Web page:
The Federalist Papers | Study Guide

Alexander Hamilton

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The Federalist Papers | Section Summaries


Section Summaries Chart

Section Summary
Essays 1–3 Alexander Hamilton begins the series of essays with a strong, programmatic introduction that leaves no doubt where the... Read More
Essays 4–6 In this essay, John Jay probes the links between the growing commercial activity of the United States and the task of ... Read More
Essays 7–9 Hamilton next carries his concern for the establishment of a single government for the Union to consideration of other... Read More
Essays 10–12 In this essay Madison is concerned, first and foremost, with the evils and dangers of "faction," by which he means a g... Read More
Essays 13–15 In this essay, Hamilton makes a brief but persuasive case that a single national government will be substantially less... Read More
Essays 16–18 In this essay, Hamilton undertakes to deal with the defects that beset confederacies. He mentions the Lycian and Achae... Read More
Essays 19–21 In this paper coauthored by Madison and Hamilton, the discussion of prior confederacies continues, supported by specif... Read More
Essays 22–24 In this essay, Hamilton extends his catalog of defects in the Articles of Confederation. The first defect he discusses... Read More
Essays 25–27 At the beginning of this essay, Hamilton rejects out of hand the suggestion that perhaps the states, rather than the n... Read More
Essays 28–30 Once again Hamilton embarks on a discussion of the use of force by government and of the maintenance of standing armie... Read More
Essays 31–33 Hamilton begins this essay by making an analogy. Just as there are fundamental axioms in geometry, he asserts, there a... Read More
Essays 34–36 Hamilton recapitulates his claim that the national government and the particular states will possess "co-equal authori... Read More
Essays 37–39 In this essay, Madison considers the practical challenges confronting the Constitutional Convention, which was held in... Read More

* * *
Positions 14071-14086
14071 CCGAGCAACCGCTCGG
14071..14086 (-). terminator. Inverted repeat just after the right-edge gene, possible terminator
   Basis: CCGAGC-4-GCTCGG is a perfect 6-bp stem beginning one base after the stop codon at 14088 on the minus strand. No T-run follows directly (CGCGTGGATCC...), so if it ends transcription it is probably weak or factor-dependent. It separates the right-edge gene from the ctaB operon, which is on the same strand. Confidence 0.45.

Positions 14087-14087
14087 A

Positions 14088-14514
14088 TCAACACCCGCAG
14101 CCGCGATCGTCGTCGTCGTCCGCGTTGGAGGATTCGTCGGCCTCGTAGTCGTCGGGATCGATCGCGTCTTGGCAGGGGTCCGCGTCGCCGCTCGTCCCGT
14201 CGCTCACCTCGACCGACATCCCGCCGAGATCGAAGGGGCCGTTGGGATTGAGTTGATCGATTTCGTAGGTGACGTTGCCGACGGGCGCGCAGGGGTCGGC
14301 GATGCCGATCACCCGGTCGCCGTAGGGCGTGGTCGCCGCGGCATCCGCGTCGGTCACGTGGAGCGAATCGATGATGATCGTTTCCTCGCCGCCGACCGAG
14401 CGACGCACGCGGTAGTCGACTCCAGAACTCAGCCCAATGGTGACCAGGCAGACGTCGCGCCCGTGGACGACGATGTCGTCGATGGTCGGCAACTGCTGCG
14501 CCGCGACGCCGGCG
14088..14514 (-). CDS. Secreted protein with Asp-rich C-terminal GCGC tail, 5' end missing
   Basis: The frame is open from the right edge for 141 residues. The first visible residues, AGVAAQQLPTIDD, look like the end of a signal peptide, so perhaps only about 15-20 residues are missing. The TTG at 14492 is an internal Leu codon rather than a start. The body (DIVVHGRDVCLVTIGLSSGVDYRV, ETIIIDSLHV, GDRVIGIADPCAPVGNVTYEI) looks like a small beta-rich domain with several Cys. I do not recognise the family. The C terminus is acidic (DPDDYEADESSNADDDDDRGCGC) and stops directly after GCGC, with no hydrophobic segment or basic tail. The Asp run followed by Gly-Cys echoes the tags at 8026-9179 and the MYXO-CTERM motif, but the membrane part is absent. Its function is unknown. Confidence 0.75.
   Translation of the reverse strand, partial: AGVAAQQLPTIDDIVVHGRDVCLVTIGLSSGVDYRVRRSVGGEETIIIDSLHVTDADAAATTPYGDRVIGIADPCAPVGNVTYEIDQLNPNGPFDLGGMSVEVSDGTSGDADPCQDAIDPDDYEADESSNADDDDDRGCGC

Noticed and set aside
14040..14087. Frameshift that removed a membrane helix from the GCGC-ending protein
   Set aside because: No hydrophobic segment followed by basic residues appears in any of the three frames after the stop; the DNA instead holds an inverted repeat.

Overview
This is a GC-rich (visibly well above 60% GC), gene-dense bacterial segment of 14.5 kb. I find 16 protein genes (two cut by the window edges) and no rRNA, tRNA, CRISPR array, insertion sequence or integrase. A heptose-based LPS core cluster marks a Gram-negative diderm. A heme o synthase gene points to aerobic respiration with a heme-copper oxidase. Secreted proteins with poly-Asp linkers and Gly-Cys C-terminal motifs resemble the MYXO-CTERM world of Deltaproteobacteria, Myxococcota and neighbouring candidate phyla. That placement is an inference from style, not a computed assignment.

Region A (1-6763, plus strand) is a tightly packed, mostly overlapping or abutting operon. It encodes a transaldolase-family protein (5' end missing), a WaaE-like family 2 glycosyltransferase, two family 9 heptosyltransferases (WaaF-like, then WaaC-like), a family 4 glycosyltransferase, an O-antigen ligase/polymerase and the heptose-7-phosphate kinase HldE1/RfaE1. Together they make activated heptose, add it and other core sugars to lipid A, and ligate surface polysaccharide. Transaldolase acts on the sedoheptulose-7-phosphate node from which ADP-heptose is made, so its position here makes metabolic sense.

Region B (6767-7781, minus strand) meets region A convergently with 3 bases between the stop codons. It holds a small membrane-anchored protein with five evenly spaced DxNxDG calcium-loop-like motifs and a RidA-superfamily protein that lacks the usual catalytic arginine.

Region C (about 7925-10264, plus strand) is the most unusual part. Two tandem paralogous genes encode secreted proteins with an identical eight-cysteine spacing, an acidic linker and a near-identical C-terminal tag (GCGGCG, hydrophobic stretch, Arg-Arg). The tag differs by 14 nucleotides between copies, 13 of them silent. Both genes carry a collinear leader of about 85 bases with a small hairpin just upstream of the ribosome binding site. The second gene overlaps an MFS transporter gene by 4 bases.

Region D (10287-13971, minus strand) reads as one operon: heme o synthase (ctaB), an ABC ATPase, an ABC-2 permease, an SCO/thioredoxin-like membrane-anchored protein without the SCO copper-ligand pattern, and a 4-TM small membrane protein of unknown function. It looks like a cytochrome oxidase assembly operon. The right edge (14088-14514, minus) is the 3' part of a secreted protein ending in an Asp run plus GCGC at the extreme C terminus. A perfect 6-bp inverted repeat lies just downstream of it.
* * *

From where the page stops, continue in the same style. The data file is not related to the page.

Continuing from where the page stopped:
Essays 40–42 In this paper, Madison responds with care and precision to one of the Anti-Federalists' most disturbing charges: that ... Read More
Essays 43–45 In this essay, Madison discusses a varied assortment of powers granted by the new Constitution to the federal governme... Read More
Essays 46–48 As its title implies, this paper is closely linked to the preceding one. Although the federal and state governments ma... Read More
Essays 49–51 Madison begins this essay with another reference to Thomas Jefferson's Notes on the State of Virginia, which he had qu... Read More
Essays 52–54 Madison now inaugurates a series of essays that consider each branch of the national government and the various subdiv... Read More
Essays 55–57 How large ought the House of Representatives to be? In the First Congress, there were 65 representatives; at the prese... Read More
Essays 58–60 In this paper, Madison deals with apprehensions that political maneuvering will short-circuit the Constitution's order... Read More
Essays 61–63 Some critics of the Constitution, writes Hamilton, have objected that elections should be held in the counties where t... Read More
Essays 64–66 John Jay has not appeared as an author in The Federalist Papers series since Essay 5, as he wrote only five papers in ... Read More
Essays 67–69 Hamilton meets adversaries head-on in this essay, in which he categorically rejects the claim of the Constitution's cr... Read More
Essays 70–72 How strong should the presidency be? This is the basic question Hamilton addresses in Essay 70. As might be expected, ... Read More
Essays 73–75 In this paper, Hamilton focuses on two aspects of the presidency and the powers of that office: the president's salary... Read More
Essays 76–78 Among the appointments that the president may make, with the advice and consent of the Senate, are judges of the Supre... Read More
Essays 79–81 Aside from judicial independence, Hamilton asserts, nothing is more important for the judiciary than stable financial ... Read More
Essays 82–85 The main objection to the Constitution that Hamilton considers here is that the federal judiciary will deprive the sta... Read More
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